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By Candace King

Fifty years later, the scene from Selma’s Bloody Sunday march still leaves a dark stain on United States history. Four months from its anniversary commemoration, the NAACP says the march for voting rights is not yet finished.

As Congress prepares to go back into session, hundreds and thousands are expected to put their feet to the pavement this summer to join the NAACP in "America’s Journey for Justice" to demand federal protection of civil rights for all Americans.

NAACP President and CEO Cornell William Brooks announces "America's Journey for Justice," an 860-mile march from Selma, Alabama to Washington, D.C., at the Lincoln Memorial on June 15.Win McNamee / Getty Images

The march will kick off Saturday at the foot of the Edmund Pettus Bridge, the setting for Selma’s Bloody Sunday, and will culminate in a rally at the nation’s Capitol where they plan to shout: "Our lives, our votes, our jobs, our schools matter."

"This is not a joke,” Quincy Bates, Southwestern Region Organizer at NAACP, said. “It’s the middle of the summer. It’s 100 plus degrees. We’re marching for our lives, our votes, our jobs, our schools. We’re demanding real policy reform and we need support from everyone in our country.”

Along the journey, marchers will stop at schools and churches in Georgia, South Carolina, North Carolina and Virginia to focus on a number of issues, including education, criminal justice and voting rights. The NAACP plans to hold teach-ins.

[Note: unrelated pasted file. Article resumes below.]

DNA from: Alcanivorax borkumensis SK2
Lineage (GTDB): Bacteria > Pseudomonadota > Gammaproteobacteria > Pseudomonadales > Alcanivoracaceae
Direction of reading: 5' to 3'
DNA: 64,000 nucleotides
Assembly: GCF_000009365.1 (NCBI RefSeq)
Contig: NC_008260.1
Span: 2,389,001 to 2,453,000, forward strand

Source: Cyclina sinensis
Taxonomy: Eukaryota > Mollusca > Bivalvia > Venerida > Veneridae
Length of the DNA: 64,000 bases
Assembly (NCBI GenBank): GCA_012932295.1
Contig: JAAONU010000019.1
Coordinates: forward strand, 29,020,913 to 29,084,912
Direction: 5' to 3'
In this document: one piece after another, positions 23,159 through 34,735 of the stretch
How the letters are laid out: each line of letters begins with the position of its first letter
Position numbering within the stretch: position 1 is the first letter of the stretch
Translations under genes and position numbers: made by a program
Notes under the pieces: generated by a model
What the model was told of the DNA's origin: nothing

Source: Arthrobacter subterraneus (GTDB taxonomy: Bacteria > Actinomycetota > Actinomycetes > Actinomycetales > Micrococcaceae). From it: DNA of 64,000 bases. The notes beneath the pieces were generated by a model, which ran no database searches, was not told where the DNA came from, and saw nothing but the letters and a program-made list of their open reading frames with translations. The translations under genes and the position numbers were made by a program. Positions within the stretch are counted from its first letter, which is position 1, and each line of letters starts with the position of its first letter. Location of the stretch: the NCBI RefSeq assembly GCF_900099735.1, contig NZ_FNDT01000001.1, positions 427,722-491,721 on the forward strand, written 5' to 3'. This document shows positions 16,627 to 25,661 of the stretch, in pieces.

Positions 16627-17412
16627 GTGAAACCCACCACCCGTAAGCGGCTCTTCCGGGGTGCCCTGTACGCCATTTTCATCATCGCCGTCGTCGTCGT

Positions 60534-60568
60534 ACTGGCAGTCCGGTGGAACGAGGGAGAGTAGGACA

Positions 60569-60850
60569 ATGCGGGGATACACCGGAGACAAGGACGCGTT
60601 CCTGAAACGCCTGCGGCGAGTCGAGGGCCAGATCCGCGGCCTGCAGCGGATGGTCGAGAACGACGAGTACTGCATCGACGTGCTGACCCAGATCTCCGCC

Their ultimate goal: restore the Voting Rights Act. Two years ago, the Supreme Court overturned a key part of the 1965 law. The 5-4 ruling allowed nine states that have a history of discrimination at the polls to change voting rules without prior federal approval.

Justice Ruth Bader Ginsburg wrote a dissenting opinion. Critics say the ruling opens the gates for discrimination against minority voters. In response, members of Congress introduced a bill last year to strengthen the act.

"Fifty years ago, they gave us the right to vote and fifty years later, we’re being challenged again," Bates said. “This is my turn. This is my time. They did it for me and I will be doing it for someone else.”

Alabama state troopers swing nightsticks to break up a civil rights voting march in Selma, Alabama, on March 7, 1965. A march Saturday will proceed from the same Edmund Pettus Bridge used back then, in a journey to demand protection of voting rights.AP file

With timing on their side and a firm refusal to be ignored, marchers are focused on getting physically prepared for the 860-mile journey.

"We have been doing a lot of walking and drinking a lot of water," Bates said.

Bates will be on the ground for most of the journey. Those that will not be able to attend the march are getting involved in other ways.

Erin Gaddis, Texas NAACP Youth and College Division president and senior at Baylor University, is mobilizing youth in her state to push for the reauthorization of the Voting Rights Act and the End Racial Profiling Act.

She said millennials play an important role in shaping collective action on these issues. In her view, youth involvement and action in the march will put more political pressure where needed.

"When they see us coming together on these certain issues, it helps them to understand that this is something that we’re serious about,” Gaddis said. "This allows for the space for us to have some more conversations about the individuals that we don’t know outside of the Mike Browns and Trayvon Martins."

With the fate of the Voting Rights Act still in question, the recent cases of police encounters in Texas and Cincinnati which led to the deaths of Sandra Bland and Sam DuBose respectively brought Bates and other people to a breaking point.

"We are being attacked," Bates said. "Our conscious has been heightened because of the different criminal injustices that we’ve been experiencing. It’s the perfect time to let them know that we will not stand for these different injustices in our community."